In the interests of possibly outcroppy places with stoney folklore I am compelled to add this curious feature. (No, I do admit I've no proof it has prechristian significance.) Someone went to a lot of effort to turn this boulder into a not terribly comfy-looking chair, and it must have been done some time ago as it was apparently mentioned in a 15th century poem by Hywel Rheinallt. I can't find anything about it online and still less a photo, but it's on modern maps and I think I can even see it on satellite photos.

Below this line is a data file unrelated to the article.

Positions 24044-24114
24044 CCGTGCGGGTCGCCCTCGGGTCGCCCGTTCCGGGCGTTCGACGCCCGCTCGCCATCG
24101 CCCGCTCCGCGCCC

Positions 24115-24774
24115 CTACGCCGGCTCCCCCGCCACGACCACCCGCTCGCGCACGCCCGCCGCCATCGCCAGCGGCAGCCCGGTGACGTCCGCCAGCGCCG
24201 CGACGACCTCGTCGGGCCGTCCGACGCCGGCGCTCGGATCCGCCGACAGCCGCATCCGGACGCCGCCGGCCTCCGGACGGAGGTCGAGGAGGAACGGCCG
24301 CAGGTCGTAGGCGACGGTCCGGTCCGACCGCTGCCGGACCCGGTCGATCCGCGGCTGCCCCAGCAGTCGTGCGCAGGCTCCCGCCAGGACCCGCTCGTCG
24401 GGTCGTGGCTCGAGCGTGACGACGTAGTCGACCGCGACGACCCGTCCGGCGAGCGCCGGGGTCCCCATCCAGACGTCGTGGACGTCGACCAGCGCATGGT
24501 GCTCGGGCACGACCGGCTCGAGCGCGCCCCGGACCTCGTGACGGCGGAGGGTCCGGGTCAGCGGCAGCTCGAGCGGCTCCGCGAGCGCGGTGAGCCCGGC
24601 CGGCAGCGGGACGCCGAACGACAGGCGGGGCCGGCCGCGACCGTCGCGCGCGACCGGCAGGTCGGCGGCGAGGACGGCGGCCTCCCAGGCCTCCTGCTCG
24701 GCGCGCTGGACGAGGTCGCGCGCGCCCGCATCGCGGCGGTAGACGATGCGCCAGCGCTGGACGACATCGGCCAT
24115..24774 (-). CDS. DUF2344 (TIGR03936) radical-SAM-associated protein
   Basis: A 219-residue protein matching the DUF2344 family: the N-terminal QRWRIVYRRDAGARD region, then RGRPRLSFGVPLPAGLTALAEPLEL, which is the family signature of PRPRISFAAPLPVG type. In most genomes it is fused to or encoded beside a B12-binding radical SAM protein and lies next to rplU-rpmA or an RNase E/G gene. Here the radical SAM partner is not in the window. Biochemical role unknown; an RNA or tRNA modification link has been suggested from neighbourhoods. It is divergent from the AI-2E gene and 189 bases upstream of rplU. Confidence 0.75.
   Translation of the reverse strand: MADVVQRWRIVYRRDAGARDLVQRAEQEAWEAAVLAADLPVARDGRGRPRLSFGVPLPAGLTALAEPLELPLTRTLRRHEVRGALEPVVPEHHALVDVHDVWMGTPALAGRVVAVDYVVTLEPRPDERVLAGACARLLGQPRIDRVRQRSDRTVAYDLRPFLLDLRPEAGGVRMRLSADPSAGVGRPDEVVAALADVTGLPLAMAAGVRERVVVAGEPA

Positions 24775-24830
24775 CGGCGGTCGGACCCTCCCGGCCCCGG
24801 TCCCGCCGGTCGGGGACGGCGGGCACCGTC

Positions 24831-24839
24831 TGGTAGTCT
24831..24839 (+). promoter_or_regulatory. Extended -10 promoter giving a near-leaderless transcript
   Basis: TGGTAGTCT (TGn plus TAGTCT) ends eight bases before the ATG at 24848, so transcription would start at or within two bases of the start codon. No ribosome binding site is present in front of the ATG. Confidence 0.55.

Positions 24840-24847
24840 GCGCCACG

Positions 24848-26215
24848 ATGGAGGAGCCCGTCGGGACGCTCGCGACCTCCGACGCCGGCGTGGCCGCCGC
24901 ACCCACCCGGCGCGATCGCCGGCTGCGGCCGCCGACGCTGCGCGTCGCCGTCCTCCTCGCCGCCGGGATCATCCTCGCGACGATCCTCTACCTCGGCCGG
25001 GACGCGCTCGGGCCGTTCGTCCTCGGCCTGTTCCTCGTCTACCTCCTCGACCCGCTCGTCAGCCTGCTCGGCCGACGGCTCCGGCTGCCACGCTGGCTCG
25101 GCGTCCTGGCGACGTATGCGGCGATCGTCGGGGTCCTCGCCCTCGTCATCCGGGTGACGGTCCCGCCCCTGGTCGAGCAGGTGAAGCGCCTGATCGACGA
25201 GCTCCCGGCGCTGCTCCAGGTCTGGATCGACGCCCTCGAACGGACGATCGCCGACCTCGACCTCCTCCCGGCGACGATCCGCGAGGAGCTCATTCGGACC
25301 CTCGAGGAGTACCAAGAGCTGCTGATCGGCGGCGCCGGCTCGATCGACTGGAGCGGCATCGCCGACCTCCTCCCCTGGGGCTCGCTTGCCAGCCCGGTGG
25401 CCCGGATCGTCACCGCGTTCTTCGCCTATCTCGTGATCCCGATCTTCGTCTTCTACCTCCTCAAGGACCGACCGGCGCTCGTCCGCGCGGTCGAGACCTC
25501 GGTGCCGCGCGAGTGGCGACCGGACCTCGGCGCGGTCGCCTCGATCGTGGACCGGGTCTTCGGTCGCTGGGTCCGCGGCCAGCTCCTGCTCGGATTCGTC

The writer in the 1856 'Archaeologia Cambrensis' says:
On a small eminence, a quarter of a mile eastward from the church, is a large boulder stone, with a flat piece cut out of it, called Cadair Cawrdaf, -- St. Cawrdaf's Chair, from time immemorial. Judging from the site, the saint must have been a lover of the picturesque, for the view is one of extreme beauty and extent.
The church in Abererch is dedicated to Saint Cawrdaf, and not far away northwest, at SH38823735, is his spring, Ffynnon Cawrdaf.